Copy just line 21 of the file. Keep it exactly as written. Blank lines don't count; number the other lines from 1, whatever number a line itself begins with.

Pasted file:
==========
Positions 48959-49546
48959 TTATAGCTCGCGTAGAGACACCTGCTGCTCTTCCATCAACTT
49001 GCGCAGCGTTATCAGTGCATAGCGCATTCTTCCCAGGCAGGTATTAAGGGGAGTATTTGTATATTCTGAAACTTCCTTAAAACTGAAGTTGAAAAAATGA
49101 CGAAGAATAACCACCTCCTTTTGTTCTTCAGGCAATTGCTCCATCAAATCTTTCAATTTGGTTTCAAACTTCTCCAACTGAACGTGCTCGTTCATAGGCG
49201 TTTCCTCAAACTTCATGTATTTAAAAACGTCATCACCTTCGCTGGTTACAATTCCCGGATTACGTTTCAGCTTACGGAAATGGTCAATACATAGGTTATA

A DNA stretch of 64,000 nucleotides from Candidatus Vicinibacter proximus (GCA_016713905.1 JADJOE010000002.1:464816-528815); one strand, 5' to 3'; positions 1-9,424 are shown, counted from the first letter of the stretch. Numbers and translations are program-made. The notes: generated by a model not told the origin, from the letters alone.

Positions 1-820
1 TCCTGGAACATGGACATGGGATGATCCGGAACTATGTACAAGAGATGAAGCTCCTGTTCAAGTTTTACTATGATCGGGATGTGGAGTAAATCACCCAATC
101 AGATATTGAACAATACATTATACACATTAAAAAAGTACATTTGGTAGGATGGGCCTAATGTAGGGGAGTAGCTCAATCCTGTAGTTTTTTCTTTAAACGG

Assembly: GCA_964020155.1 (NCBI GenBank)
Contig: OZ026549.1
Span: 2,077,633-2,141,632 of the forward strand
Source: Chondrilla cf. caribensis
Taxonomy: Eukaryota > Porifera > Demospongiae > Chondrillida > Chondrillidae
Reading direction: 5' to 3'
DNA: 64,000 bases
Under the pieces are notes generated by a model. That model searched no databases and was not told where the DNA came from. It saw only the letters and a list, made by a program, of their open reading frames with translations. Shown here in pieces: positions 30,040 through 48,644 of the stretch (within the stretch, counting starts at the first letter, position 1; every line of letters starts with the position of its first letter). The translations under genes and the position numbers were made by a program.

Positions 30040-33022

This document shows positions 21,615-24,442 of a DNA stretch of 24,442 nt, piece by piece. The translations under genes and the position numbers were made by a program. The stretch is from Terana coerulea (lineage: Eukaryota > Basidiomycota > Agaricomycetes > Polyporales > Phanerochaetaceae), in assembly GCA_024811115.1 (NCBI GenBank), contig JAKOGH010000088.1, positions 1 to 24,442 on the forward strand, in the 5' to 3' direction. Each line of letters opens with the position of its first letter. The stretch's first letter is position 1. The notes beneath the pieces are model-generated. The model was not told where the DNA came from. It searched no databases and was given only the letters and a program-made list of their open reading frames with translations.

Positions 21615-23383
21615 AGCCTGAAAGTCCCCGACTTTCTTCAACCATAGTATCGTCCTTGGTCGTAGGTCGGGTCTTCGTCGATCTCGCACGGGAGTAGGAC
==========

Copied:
21615 AGCCTGAAAGTCCCCGACTTTCTTCAACCATAGTATCGTCCTTGGTCGTAGGTCGGGTCTTCGTCGATCTCGCACGGGAGTAGGAC